Learning Objectives

  • To acquire knowledge about environmental anthropology and its claims about the relationship between political economy and political ecology

  • To gain insight into how the above can illuminate current social and environmental problems through topical lectures bringing them into dialogue with ethnographic case studies

  • To apply anthropological perspectives on political economy and political ecology, nature-cultures, and infrastructure to contemporary water problems

Mode of Instruction

Total 10 ECTS = 280 study hours (sbu):

Lectures: 12 x 2 = 24 hours * 1,5 = 36 sbu
Written assignments (total of 3,600 words): = 48 sbu
Literature ca. 1,350 pages = 196 sbu

Assessment Method

Mid-term examination (50% of final mark)
Final examination (50% of final mark).

Result of both exams must be graded as at least 6 to complete the course; if unsatisfactory each can be re-taken no more than once.
Written assignments: marked as ‘pass’ or ‘not pass’; a ‘pass’ gives access to the exams. If not passed each may be re-taken no more than once.

Registration in My Studymap

Registration for the lectures and the exam in My Studymap is mandatory for all students. Students also need to confirm the registration for their exams in My Studymap as described below. Registration closes 5 days before the start of the course. Carefully read all information about the procedures and deadlines for registering for courses and exams.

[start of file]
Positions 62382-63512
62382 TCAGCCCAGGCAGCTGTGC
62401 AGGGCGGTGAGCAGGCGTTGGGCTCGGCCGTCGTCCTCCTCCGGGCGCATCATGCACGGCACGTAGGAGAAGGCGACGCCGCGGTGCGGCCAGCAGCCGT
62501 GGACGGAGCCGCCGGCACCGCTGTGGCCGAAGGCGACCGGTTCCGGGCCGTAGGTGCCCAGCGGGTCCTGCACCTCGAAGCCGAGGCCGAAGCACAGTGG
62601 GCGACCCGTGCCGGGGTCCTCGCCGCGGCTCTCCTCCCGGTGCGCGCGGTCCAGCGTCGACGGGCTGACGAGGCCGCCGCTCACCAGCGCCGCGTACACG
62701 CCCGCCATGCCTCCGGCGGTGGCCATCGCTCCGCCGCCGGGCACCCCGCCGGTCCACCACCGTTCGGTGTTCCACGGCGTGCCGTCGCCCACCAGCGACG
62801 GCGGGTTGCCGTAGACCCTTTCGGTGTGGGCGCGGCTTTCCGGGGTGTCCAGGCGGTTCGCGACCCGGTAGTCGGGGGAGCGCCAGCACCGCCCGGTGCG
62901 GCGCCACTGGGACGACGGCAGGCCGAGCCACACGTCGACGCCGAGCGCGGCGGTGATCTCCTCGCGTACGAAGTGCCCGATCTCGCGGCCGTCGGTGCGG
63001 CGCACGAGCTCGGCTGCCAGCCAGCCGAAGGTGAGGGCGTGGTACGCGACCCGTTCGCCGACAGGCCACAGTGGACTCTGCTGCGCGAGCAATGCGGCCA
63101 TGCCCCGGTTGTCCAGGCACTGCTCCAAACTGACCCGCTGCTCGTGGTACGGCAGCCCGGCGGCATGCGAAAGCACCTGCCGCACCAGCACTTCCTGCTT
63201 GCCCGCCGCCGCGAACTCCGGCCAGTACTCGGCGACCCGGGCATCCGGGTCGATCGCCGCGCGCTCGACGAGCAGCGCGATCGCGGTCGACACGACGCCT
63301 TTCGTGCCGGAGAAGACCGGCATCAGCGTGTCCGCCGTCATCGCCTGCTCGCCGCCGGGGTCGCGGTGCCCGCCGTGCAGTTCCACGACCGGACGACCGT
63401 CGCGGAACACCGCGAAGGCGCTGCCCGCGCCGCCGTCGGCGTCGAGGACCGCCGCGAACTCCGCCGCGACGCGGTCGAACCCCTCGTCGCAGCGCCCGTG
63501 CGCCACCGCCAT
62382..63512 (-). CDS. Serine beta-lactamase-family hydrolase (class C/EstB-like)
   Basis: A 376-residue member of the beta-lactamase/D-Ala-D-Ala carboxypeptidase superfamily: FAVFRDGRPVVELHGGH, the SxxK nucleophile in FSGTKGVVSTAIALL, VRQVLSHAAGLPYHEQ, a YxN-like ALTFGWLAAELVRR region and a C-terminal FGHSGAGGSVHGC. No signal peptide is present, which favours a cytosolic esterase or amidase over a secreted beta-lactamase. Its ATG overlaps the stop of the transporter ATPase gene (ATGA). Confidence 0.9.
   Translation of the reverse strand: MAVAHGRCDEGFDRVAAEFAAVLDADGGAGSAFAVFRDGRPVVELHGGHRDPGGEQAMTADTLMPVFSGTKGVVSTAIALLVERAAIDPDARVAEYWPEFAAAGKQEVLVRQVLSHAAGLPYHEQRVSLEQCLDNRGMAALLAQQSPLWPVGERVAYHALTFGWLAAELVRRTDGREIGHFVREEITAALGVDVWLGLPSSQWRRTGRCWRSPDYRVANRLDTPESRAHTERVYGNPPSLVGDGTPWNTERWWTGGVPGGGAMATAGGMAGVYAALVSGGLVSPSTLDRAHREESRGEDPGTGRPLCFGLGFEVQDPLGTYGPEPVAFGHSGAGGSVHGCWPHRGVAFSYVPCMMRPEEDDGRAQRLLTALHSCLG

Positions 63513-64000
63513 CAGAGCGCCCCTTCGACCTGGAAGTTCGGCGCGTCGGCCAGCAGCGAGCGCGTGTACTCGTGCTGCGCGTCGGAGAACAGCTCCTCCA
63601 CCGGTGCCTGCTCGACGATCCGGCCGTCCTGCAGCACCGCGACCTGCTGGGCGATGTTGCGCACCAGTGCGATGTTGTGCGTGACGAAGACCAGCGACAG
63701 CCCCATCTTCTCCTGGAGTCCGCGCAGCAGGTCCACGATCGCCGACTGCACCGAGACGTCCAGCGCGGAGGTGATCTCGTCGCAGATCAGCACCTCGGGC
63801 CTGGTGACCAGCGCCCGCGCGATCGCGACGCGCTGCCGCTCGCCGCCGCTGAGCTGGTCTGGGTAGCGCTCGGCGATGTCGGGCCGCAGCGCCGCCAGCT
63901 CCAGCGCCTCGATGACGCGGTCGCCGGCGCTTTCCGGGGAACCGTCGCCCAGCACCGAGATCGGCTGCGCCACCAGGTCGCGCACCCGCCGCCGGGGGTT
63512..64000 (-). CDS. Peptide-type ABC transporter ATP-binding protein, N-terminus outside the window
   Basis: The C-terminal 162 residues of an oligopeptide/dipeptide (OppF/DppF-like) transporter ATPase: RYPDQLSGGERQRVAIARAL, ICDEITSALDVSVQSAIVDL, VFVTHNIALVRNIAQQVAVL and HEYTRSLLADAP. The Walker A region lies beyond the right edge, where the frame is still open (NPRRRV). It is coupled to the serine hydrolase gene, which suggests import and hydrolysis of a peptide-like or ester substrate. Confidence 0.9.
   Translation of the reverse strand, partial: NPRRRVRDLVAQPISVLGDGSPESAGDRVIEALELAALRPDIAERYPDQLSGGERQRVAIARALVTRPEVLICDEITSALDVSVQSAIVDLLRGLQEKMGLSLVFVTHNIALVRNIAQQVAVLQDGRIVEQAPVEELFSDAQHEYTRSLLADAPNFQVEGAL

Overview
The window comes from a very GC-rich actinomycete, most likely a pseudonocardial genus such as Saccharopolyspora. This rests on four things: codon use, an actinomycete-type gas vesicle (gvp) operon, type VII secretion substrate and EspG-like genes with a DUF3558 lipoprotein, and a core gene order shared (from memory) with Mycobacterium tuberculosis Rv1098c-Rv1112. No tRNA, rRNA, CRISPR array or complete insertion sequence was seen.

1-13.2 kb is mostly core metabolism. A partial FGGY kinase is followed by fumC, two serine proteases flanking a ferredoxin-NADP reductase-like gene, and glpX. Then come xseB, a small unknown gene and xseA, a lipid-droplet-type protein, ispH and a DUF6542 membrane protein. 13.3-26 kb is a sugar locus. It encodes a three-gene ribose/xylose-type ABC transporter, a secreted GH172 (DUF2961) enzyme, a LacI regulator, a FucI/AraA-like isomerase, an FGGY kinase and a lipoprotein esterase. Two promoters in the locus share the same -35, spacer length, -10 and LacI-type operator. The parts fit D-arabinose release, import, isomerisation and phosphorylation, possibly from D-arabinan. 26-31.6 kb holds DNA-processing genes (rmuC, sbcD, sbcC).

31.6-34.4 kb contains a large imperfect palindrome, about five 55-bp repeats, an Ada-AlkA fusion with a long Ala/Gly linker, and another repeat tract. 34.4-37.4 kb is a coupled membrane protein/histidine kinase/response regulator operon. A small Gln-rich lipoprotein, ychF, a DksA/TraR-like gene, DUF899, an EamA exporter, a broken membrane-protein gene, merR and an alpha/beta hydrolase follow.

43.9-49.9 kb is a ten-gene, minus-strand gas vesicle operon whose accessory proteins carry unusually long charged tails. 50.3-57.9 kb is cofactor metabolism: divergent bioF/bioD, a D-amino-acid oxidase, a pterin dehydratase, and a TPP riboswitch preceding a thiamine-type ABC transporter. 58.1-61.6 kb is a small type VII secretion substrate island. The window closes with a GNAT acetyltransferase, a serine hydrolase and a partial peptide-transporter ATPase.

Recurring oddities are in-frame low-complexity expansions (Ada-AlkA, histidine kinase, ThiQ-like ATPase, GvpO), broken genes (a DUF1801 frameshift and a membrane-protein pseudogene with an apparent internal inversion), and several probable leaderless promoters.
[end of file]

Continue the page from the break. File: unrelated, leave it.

Registration and confirmation of exams

It is mandatory for all students to register for each exam (this inclused re-sits) and to confirm registration for each exam in My Studymap. This is possible up to and including 10 calendar days prior to the examination. You cannot take an exam without a valid pre-registration and confirmation in My Studymap. Carefully read all information about the procedures and deadlines for registering for courses and exams.


Brightspace is the digital learning environment of Leiden University. Brightspace gives access to course announcements and electronic study material. Assignments will also be submitted in Brightspace. Announcements about and changes to courses are given via Brightspace. Students are advised to check Brightspace daily to keep informed about rooms, schedules, deadlines, and all details of assignments. Lecturers assume that all students read information posted on Brightspace.

  • How to login

The homepage for Brightspace is: Brightspace

Please log in with your ULCN-account and personal password. On the left you will see an overview of My Courses.

For access to courses in Brightspace students must be registered for those courses in My Studymap.

Course Literature

Monographs and articles from electronic journals and encyclopedias are available through the digital university library (to be announced).


Dr. Andrew Littlejohn